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choonkeat/destructuring-phantom-type-appendix.md

Last active Feb 18, 2020

A note about "type signature" and "type variables"

convert : Exchange from to -> Currency from -> Currency to

from and to are type variables to ensure things line up.

They are not variables in the regular sense: we cannot use from or to in our function body to + or do anything with. Actually, in our function body, there is no variable from or to

convert : Exchange from to -> Currency from -> Currency to
convert arg1 arg2 =
-- FYI you can use variable `arg1` or `arg2`
-- BUT there are no variables `from` or `to` for use here

While reading https://thoughtbot.com/blog/modeling-currency-in-elm-using-phantom-types#constraint-2-conversions there's a problem understanding the type signature of

convert : Exchange from to -> Currency from -> Currency to
convert (Exchange rate) (Currency c) =
Currency <| round (rate * toFloat c)

I [mentally] map Exchange from to in first line to Exchange rate in second line. Then I am lost how do I get the rate and where do from to go? Could someone give suggestion on how to understand this?

Rewriting the code a bit, I think this type signature won't be confusing:

convert : Exchange from to -> Currency from -> Currency to
convert exchangeFromTo currencyFrom =

So the first argument exchangeFromTo argument variable is type Exchange from to (and currencyFrom second argument is type Currency from)

Now to work with exchangeFromTo, we need to pattern match / destructure it to get the Float value we want out of it. To know what patterns are available to match with in a Custom Type, we can look at the type definition:

type Exchange from to
= Exchange Float -- this is our only constructor, `Exchange blah` where `blah` will be a `Float` value

and we can use it like this

convert : Exchange from to -> Currency from -> Currency to
convert exchangeFromTo currencyFrom =
case exchangeFromTo of
Exchange rate ->
-- do stuff with variable `rate` which is a `Float`

When there's only 1 pattern, we can also write it in this way (see here for more examples)

convert : Exchange from to -> Currency from -> Currency to
convert exchangeFromTo currencyFrom =
let
(Exchange rate) = exchangeFromTo
in
-- at this point, we can use the variable `rate` of `Float` type

since (Exchange rate) is equal to exchangeFromTo, we can replace it

convert : Exchange from to -> Currency from -> Currency to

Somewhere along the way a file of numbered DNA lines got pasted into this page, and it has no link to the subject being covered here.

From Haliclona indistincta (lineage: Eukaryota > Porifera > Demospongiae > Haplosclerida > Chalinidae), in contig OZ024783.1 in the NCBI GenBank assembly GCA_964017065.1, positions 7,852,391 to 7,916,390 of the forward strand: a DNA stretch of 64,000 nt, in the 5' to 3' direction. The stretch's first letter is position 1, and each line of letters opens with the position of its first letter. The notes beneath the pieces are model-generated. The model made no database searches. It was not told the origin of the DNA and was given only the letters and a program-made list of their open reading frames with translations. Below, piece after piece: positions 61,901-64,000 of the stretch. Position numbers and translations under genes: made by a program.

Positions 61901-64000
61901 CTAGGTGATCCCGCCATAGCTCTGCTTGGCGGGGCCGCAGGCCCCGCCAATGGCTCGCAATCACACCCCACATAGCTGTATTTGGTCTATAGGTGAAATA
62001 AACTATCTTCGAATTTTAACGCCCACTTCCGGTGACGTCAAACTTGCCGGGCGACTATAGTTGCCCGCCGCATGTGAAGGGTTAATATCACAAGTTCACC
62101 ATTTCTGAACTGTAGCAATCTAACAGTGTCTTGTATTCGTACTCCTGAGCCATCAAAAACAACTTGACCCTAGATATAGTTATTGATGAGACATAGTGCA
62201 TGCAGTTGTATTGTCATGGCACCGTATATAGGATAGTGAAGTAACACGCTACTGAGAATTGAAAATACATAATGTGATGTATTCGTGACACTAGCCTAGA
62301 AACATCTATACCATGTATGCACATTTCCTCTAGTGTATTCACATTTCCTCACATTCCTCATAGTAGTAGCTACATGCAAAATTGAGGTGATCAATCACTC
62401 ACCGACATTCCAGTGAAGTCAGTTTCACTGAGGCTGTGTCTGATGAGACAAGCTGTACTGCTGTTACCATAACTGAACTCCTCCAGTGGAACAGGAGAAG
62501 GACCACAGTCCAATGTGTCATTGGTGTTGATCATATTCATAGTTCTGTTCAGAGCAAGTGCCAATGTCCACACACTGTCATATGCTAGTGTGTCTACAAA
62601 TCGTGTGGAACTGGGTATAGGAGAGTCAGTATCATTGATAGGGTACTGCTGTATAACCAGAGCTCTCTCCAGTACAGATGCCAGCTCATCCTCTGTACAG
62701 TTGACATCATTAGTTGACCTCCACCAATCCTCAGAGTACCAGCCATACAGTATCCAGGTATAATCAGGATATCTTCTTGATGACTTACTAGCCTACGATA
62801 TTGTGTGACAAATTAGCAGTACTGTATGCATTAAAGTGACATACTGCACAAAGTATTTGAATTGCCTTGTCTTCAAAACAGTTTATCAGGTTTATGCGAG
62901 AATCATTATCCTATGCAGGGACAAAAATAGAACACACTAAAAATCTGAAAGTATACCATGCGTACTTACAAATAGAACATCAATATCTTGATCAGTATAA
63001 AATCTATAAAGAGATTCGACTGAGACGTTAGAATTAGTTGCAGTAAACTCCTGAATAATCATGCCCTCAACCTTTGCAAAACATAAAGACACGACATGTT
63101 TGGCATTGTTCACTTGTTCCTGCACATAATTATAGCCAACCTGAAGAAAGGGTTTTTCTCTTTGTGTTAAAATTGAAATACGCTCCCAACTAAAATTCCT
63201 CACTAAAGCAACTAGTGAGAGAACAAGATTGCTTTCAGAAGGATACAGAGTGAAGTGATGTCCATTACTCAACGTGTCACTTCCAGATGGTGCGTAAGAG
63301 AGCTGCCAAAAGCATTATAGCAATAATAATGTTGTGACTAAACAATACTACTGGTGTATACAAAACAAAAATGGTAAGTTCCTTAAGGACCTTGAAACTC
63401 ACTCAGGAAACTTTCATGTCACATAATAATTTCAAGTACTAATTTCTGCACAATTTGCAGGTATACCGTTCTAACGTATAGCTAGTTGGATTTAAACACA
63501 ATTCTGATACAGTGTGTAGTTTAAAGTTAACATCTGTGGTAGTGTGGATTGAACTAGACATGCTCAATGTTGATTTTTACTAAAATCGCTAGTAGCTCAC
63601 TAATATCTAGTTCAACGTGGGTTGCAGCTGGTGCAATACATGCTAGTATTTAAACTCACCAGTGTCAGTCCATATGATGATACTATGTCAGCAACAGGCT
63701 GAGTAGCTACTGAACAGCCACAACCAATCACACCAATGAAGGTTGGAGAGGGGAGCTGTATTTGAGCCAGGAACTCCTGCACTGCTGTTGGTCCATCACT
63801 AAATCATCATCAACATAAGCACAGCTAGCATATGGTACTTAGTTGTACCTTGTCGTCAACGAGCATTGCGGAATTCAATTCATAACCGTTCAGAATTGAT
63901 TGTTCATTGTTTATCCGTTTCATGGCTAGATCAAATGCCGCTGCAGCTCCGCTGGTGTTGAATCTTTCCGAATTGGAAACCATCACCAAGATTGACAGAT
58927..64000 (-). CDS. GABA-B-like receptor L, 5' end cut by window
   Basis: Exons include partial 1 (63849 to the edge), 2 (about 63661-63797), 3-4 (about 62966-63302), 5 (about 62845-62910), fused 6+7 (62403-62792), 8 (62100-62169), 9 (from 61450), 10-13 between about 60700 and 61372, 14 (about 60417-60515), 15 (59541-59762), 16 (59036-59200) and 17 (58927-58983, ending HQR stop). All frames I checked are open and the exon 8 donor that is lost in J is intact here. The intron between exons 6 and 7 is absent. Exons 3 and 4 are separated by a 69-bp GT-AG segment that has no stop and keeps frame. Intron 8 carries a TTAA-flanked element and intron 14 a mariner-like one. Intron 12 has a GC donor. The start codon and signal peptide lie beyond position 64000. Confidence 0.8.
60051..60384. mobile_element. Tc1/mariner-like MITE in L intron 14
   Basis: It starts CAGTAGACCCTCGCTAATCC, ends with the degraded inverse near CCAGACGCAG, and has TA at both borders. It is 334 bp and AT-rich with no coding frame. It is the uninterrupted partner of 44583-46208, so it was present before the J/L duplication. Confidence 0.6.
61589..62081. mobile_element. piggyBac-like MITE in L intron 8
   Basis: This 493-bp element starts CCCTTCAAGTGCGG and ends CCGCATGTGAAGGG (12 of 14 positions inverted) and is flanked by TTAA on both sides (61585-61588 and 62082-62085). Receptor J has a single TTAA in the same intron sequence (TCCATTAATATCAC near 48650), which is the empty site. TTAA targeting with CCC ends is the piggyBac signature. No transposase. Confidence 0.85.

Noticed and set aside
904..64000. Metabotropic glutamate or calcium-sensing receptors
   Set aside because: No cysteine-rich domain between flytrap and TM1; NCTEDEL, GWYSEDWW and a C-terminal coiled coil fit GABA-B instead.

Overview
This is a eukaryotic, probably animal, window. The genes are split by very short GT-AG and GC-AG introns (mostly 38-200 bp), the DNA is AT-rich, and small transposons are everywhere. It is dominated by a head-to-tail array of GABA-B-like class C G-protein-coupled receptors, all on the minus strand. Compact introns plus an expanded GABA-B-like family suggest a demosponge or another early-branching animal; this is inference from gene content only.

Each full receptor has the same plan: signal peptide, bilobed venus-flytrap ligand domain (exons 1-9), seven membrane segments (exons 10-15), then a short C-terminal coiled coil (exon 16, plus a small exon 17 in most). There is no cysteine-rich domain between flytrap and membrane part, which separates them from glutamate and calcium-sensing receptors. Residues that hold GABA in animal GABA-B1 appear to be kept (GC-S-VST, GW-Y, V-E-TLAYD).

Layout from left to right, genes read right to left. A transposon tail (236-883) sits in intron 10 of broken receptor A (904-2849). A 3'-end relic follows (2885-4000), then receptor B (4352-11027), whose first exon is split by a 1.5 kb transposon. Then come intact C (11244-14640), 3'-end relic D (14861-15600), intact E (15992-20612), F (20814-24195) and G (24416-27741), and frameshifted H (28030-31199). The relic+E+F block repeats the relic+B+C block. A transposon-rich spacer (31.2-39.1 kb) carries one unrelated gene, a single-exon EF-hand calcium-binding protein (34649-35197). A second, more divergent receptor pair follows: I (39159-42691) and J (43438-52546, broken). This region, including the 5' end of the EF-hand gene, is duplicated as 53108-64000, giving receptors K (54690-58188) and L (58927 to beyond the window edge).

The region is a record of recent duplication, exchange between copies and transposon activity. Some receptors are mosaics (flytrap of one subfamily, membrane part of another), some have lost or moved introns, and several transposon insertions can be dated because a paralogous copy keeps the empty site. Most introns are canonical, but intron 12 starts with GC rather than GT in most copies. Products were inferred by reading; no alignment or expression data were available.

convert (Exchange rate) currencyFrom =

So now we've arrived at where you were confused, the first argument being specified as (Exchange rate) and the rest of the function using variable rate value of Float type

ingemar0720 commented Feb 17, 2020

What if there are more constructor in this example?, e.g. to re-write type Exchange to be

type Exchange from to
= Exchange Float
= Exchange String String

Shall the implementation also add in one argument?

convert : Exchange from to -> Currency from -> Currency to
convert (Exchange rate someInt) currencyFrom =

Or we shall use case of to do pattern match?

convert exchangeFromTo  currencyFrom =
case exchangeFromTo of
Exchange rate ->
-- do stuff with variable `rate` which is a `Float`
Exchange rate someInt ->
-- do stuff with variable `rate` which is a `Float` and variable`someInt` which is a `Int`

choonkeat commented Feb 17, 2020 • edited

in some languages (Haskell, Erlang, Elixir) you can define multiple function bodies to cover all the patterns

convert (Exchange rate) currencyFrom =
-- do stuff with `rate`

convert (Exchange rate someInt) currencyFrom =
-- do stuff with `rate`, `someInt`

Elm does not allow that, preferring you explicitly express all the variants in one place with the usual case ... of in 1 function body

convert exchangeFromTo currencyFrom =
case exchangeFromTo of
Exchange rate ->
-- ...
Exchange rate someInt ->
-- do stuff with `rate`, `someInt`

The ability to define multiple function bodies for pattern matching is pretty cool and actually very very mathy. For example, here's factorial (one function matches the exact value 0 another function matches anything else as n)

factorial 0 = 1
factorial n = n * factorial (n - 1)

But I agree with Elm approach for maintainability (don't worry about locating the various functions, missing out on a pattern and making micro decisions on where to put that other function, tracing down the wrong function when another is more matching...)

factorial n =
case n of
0 -> 1
n -> n * factorial (n - 1)